Which is also why I hate him. From a characterization standpoint, what can you do with him? The man is invulnerable. He is among the most powerful entities on Earth and in most of the universe (depending). And, beyond the anatomical augmentations, he is also a good man with a good heart who always wants to do the right thing.
So, in small doses, Superman is a joy! He is everything the ideological hero-worshipper in me wants. However, in long doses, as in any serialized format, Superman quickly becomes boring. He feels stale because there is no real sense of danger surrounding his physical adventures, and, for the most part, his character is squeaky clean, thus reducing the potential for nonviolent interpersonal or psychological conflict.
As I said, what I like about him is also what I hate about him. For example, when they tried to give him a little edge in Superman Returns, it just felt wrong. I had a horrendous time accepting Superman as an illegitimate father and, furthermore, a deadbeat dad.
But, I believe they were sort of on the right track with that. Since we cannot relate to Superman on a physiological level, we could potentially relate to him on a psychological one. For example, we can all relate to notions of guilt. However, most of us have strong opinions on absentee parenting, and so they went wrong with that particular plotline involving Superman’s guilt over his son.
However, I like the idea of Superman struggling with inner conflict. I absolutely do not want to see him as a brooding avenger driven by overwhelming guilt—that is not who he is. I have to admit though, when I (over)think about what it would be like to be Superman, the first idea I have is, “How would I sleep at night?”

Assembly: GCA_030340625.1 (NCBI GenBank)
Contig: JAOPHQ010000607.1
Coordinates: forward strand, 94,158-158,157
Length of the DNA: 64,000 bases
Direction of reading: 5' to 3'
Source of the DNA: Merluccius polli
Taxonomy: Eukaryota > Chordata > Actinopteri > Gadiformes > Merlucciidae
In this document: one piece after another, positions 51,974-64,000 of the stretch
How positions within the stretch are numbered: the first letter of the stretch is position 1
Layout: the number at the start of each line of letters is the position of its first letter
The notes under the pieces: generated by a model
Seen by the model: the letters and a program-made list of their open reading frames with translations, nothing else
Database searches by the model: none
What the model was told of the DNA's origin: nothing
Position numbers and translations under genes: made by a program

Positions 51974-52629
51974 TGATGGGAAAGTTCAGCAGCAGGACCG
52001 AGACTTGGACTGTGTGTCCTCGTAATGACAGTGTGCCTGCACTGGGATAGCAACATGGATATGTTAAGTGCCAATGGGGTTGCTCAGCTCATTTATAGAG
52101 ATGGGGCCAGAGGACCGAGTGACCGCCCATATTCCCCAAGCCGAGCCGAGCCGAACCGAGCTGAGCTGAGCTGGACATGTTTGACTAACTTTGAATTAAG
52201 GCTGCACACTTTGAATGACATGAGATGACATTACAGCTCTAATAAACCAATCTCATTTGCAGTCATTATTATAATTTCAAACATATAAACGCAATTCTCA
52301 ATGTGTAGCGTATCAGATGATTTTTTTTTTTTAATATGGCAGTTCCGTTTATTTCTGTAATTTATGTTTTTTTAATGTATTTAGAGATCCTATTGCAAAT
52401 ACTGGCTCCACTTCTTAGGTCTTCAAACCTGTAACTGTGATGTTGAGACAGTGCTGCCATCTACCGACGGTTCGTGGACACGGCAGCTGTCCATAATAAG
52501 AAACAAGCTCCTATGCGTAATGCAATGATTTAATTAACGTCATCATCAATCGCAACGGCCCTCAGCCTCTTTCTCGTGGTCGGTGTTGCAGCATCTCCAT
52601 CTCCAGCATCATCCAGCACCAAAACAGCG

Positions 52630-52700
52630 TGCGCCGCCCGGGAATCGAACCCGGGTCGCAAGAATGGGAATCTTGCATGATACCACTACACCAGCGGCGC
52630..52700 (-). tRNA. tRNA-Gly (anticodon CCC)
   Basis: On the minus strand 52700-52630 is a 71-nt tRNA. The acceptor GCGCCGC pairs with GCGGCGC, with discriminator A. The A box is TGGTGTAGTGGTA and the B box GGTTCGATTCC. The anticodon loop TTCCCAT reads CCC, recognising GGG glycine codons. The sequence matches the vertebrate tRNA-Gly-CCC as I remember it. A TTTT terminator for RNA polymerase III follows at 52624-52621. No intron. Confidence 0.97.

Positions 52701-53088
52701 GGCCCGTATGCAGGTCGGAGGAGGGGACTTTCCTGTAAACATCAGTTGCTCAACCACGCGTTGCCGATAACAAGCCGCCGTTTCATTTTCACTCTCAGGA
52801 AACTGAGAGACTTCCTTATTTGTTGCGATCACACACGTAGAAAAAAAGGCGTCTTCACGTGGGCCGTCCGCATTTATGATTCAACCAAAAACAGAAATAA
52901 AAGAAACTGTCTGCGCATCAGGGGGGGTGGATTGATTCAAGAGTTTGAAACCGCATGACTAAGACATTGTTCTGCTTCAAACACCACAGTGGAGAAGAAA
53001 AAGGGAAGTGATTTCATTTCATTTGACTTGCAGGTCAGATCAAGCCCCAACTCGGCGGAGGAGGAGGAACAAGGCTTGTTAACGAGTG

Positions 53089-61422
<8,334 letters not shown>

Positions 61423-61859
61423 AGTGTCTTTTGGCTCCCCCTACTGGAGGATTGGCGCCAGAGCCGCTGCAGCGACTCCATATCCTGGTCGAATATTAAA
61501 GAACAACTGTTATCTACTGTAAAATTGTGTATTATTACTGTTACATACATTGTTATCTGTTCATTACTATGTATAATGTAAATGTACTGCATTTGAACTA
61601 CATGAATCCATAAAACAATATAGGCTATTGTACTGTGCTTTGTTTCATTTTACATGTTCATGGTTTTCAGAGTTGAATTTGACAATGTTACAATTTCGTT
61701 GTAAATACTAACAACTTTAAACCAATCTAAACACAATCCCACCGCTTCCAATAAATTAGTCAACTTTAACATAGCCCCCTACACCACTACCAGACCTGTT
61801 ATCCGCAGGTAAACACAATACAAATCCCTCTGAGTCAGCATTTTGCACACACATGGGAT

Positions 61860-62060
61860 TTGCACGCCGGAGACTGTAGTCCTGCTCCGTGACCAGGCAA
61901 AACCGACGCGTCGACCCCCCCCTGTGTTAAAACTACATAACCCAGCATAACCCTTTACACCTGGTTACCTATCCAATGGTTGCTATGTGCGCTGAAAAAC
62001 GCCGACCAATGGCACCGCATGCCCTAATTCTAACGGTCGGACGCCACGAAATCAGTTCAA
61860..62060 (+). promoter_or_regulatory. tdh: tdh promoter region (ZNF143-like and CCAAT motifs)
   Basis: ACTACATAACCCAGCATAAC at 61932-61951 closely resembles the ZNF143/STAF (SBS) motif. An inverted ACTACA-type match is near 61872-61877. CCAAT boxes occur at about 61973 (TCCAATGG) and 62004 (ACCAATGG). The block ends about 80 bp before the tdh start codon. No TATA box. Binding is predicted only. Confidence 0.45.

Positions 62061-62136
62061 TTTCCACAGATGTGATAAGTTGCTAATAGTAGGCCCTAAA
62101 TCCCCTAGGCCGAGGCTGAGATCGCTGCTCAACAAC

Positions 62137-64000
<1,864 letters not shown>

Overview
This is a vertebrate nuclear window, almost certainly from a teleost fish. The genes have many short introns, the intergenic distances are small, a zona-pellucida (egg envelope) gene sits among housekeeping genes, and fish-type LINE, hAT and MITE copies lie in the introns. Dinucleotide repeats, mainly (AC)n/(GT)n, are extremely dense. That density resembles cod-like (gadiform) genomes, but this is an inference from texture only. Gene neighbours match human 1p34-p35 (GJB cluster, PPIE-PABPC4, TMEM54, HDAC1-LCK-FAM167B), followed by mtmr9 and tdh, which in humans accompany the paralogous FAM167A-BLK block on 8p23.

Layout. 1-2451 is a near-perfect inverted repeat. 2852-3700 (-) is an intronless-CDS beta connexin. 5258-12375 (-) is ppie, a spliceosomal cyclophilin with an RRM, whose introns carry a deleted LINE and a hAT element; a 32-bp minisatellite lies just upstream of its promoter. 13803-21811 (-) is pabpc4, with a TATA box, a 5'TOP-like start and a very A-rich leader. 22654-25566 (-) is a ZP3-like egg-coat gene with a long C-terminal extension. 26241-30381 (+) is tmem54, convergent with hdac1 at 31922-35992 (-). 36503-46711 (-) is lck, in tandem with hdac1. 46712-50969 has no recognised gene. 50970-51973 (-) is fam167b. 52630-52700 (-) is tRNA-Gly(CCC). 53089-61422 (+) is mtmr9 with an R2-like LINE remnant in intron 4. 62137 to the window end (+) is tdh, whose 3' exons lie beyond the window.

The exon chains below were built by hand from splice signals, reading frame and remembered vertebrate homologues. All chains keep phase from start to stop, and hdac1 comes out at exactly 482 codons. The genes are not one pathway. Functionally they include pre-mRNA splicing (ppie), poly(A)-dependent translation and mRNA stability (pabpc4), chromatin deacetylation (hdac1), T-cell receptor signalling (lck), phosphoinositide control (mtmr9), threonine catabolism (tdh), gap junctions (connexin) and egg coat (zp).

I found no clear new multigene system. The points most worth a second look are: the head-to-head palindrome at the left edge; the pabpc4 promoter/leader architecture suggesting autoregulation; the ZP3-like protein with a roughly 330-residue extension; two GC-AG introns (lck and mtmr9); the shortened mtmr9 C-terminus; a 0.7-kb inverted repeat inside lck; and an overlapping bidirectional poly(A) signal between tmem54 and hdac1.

I mean, how could I get in my solid eight hours of snooze knowing that somewhere out there someone needed saving? For a man who can traverse the planet in mere heartbeats, he must realize he is constantly needed as a savior. I would love to see a storyline fleshing out this dilemma. I think it would be fascinating to experience Superman rationalizing time spent outside of the Superman identity. Somehow I have a hard time envisioning Superman saying, “Sorry peeps, I needs some me time.”
After all, it’s difficult to imagine how can he hang with the JLA and JSA at Thanksgiving, gobbling up turkey, when a village burns hundreds of miles away with people suffering.
How can he justify staring at a table of photographs debating the merits of potential team members when a wildfire threatens the longevity of an entire civilization?